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Views of a New Customer Experience Landscape

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Hewlett Packard Enterprise & Marketing Optimization: A Frost & Sullivan White Paper
Views of a New Customer Experience Landscape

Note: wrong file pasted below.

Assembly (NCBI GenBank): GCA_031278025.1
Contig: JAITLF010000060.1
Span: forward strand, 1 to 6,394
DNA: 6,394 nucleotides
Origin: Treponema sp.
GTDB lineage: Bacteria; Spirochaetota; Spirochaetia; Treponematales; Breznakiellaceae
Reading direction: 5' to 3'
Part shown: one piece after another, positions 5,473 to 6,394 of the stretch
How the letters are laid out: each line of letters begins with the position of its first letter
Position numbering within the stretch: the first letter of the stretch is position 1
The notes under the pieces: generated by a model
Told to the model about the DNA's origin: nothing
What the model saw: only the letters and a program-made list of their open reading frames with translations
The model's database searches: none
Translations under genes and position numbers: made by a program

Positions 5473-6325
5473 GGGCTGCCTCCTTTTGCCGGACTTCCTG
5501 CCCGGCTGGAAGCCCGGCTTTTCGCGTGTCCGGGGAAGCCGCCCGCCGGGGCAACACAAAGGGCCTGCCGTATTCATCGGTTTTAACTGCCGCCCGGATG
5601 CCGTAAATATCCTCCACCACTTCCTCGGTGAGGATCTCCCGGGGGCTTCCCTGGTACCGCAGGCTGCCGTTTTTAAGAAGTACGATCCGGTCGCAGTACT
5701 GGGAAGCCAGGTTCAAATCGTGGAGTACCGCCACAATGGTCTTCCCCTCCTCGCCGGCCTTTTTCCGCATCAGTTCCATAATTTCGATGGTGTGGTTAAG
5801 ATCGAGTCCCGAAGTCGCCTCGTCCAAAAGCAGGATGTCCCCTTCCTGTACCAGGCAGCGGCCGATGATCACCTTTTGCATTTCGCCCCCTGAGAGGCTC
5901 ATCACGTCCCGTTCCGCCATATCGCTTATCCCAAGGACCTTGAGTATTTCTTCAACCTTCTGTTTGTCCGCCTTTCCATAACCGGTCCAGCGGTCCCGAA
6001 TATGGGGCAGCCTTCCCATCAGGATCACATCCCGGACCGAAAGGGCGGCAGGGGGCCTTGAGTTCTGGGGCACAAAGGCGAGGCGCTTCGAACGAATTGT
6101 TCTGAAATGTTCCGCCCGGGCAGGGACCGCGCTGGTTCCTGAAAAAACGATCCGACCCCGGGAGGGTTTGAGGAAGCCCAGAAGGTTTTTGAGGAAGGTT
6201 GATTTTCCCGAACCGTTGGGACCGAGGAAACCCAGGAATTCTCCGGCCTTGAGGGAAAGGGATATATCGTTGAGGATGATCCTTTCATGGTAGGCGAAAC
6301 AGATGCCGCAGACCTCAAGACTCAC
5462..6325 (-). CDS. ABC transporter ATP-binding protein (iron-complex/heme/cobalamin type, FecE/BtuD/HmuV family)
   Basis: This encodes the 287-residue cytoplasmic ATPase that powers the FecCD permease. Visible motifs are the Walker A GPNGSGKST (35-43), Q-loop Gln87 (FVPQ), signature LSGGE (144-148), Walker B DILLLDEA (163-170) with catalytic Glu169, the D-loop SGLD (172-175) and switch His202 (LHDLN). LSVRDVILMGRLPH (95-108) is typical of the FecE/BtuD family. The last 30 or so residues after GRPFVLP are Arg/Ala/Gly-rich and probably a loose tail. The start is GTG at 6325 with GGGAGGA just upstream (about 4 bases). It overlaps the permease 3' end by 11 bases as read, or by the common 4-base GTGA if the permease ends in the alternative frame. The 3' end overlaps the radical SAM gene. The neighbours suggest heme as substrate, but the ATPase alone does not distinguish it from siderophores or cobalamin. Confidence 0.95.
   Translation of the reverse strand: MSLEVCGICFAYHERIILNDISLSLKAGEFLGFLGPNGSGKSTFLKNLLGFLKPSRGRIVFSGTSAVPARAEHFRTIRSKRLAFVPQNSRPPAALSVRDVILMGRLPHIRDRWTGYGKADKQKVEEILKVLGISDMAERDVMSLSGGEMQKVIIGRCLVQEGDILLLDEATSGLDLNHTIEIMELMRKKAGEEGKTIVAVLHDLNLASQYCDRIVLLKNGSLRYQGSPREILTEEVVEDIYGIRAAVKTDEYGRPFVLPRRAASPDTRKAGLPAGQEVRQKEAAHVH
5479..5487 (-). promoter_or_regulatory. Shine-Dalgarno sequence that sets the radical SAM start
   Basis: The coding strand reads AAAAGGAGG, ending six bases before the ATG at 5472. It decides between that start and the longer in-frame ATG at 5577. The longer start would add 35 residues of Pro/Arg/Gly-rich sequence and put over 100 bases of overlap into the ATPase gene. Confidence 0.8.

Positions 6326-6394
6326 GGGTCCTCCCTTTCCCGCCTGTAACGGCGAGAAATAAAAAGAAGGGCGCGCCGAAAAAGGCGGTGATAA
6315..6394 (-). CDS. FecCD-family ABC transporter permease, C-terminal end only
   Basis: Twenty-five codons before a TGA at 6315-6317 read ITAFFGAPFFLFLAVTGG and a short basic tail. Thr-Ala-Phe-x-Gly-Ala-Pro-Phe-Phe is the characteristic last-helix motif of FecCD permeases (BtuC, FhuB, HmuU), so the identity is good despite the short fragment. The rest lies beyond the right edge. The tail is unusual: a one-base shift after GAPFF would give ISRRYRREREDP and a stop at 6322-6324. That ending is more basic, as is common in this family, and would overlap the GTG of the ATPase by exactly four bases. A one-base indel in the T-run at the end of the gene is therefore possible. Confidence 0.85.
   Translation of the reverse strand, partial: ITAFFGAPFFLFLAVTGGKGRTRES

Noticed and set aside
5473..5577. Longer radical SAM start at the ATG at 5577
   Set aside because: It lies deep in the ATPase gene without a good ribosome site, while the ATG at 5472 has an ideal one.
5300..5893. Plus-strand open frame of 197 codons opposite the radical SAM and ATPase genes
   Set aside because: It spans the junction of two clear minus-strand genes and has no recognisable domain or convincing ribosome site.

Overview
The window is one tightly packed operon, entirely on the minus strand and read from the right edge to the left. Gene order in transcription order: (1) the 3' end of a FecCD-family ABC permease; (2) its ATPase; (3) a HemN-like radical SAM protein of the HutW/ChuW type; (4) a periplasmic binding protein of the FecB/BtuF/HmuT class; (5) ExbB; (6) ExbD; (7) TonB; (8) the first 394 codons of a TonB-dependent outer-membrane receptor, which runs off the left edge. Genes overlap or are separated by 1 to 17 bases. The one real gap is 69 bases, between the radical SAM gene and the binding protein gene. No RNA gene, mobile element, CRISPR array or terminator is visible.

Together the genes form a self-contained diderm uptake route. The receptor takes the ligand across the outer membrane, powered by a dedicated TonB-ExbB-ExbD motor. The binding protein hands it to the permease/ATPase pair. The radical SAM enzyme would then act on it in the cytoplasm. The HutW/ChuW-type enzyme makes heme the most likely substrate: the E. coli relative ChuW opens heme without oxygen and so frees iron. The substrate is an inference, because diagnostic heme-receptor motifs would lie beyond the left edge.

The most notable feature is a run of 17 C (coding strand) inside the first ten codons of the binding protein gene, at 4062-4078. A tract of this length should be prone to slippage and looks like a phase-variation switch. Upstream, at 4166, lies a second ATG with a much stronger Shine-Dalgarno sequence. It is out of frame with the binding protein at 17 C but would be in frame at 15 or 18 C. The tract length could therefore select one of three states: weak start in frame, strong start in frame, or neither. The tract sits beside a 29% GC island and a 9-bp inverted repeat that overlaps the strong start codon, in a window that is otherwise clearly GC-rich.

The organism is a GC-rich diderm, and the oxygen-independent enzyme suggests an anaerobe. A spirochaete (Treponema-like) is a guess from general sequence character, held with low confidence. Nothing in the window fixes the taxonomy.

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Views of a New Customer Experience Landscape

  1. 1. Hewlett Packard Enterprise & Marketing Optimization: A Frost & Sullivan White Paper Views of a New Customer Experience Landscape